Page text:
And Design Like You Give A Damn  : Building Change from the Ground Up, written by Architecture for Humanity co-founders Cameron Sinclair and Kate Stohr, isn’t your typical architecture book. More like an inspiration design manual, Design Like You Give A Damn  offers practical advise and over 100 case studies of projects that share Architecture for Humanity’s mission of building a sustainable future.
Beyond chronicling inspired designs and against-the-odds accomplishments, the book importantly offers a provocative philosophy : architecture belongs, not to the architect, but to the people and the world for whom it is designed.
More about life lessons and tips from Design Like You Give A Damn  after the break…
You can get into Architecture for one of two reasons: good architecture or bad.
For Cameron Sinclair, the co-founder of Architecture for Humanity, it was the latter. As a kid, Sinclair would wander his rough-and-tumble South London neighborhood, contemplating how it could be improved (and creating elaborate Lego models to that effect). Instead of soaring skyscrapers or grand museums, he was inspired by buildings that “integrated your neighborhood in a way that made people feel like life was worth living.”
But that’s not Architecture. Or so he was told when he went to University.
Architecture Schools have created curriculums based on a profession that, by and large, doesn’t exist. They espouse the principles of architectural design, the history and the theory, and prepare its hopeful alumni to create the next Seagram Building or Guggenheim.
Unfortunately, however, the Recession has made perfectly clear that there isn’t much need for Guggenheims – certainly not as many as there are architects. As Scott Timberg described in his Salon piece, “The Architectural Meltdown,” thousands of thousands are leaving the academy only to enter a professional “minefield.”
So what needs to change? Our conception of what Architecture is. We need to accept that Architecture isn’t just designing – but building, creating, doing. We need to train architects who are the agents of their own creative process, who can make their visions come to life, not 50 years down the road, but now. Today.
We’ve been trained to think, to envision and design. The only thing left then, is to do.
More on the public-interest model and the future of Architecture, after the break…
The exploratory mud structure project, designed and built by Architecture for Humanity Tehran (Rai Studio) + Architecture Faculty of Razi University, demonstrates a strong focus on humanitarian design through sustainable and low budget construction methodologies. The workshop not only provided the students with an enriched academic experience, but the opportunity to reach out to an underdeveloped region. More images and their description after the break.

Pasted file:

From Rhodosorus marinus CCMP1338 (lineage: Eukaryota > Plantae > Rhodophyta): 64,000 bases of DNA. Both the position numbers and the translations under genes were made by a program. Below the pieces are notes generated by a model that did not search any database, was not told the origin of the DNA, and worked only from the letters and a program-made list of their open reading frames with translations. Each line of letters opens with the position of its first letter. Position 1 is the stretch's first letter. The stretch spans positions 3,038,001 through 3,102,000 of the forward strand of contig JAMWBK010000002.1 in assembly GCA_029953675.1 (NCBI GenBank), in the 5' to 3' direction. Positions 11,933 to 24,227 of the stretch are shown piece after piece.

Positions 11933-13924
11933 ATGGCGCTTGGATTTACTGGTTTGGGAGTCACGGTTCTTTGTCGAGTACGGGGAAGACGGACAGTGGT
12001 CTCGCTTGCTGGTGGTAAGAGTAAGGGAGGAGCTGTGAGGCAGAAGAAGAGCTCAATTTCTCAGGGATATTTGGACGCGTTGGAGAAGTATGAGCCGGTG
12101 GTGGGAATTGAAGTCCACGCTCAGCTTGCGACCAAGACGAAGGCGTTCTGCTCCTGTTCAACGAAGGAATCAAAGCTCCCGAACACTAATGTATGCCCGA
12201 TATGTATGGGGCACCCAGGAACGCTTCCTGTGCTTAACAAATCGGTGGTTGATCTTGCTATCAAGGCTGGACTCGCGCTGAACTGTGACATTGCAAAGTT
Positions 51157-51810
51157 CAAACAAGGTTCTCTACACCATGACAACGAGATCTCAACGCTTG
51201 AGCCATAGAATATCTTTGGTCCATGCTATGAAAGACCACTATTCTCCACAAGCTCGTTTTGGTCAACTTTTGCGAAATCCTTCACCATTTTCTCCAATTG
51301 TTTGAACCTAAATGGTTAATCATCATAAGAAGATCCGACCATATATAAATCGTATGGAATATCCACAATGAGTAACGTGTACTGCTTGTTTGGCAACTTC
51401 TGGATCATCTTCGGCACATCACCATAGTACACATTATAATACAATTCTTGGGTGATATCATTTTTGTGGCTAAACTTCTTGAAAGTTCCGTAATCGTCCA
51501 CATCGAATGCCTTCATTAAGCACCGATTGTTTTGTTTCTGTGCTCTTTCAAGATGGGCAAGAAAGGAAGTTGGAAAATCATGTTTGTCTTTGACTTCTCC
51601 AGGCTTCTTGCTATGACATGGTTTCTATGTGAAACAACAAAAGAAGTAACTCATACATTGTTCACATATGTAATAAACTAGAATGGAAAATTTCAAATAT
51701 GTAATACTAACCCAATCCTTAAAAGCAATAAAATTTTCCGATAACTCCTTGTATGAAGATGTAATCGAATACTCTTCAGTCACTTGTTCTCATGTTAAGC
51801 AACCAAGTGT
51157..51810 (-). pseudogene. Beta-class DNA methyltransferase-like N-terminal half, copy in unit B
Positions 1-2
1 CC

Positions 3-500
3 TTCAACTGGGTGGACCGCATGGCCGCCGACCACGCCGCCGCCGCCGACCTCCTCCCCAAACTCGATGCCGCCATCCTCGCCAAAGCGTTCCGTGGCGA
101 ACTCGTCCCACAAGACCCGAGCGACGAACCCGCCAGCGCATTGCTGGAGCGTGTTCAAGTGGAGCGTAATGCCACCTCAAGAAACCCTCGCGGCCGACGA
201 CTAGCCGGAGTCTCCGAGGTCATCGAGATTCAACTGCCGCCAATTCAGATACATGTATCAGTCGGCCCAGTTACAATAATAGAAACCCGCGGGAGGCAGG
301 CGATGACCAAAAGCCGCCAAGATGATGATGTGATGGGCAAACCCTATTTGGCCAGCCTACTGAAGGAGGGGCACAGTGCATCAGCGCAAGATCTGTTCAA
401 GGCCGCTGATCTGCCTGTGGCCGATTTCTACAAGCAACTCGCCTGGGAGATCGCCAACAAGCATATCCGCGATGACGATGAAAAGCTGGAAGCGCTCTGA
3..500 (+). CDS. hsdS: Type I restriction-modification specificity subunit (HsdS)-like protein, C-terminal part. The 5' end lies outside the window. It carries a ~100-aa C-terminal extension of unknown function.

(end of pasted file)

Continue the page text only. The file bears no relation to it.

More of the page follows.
Stop right there. Before I begin this post with a cliché dictionary definition, I direct you to what’s usually overlooked in these openings: the part of speech.
Without reading the definition, we know. Design is the act that connects the human being to the object outside him: the way in which intentions, thoughts, concepts take form.
On a basic level, design connects human beings through the shared experience of said object – be it functional or purely aesthetic. But it’s not just the object which connects us – it’s the idea that inspired it. On another level, and perhaps at its purest, design connects by inaugurating us into a collaborative spirit of innovation.
The AIA’s latest Design Conference, Design Connects, has invited bloggers to reflect how design connects us in a way that will build a better future. We at ArchDaily, biased as we may be, think we have the answer (it’s in the invitation): the Bloggers.
To read how design and the Internet connect us to thousands of elementary school kids, the sci-fi dsytopias of a NASA scientist, and a poverty-defying advocate looking to change the world - all in 24 hours – keep reading after the break.
With the realization that disasters are an unavoidable reality, Architecture for Humanity and the American Institute of Architects (AIA) have launched ArchitectsRebuild.org in an effort to eliminate “that first awkward and uncoordinated period when people, eager to put their talents into response and recovery, can’t find the means.”
As we announced last month, the two organizations formed a strategic partnership to better coordinate advocacy, education and training that will allow architects to become more involved in helping communities prepare, respond and rebuild after a disaster, known as the Disaster Resilience and Recovery Program. As promised, they have now completed the first task on their agenda, establishing a Disaster Plan Grant Program. Continue reading to learn more.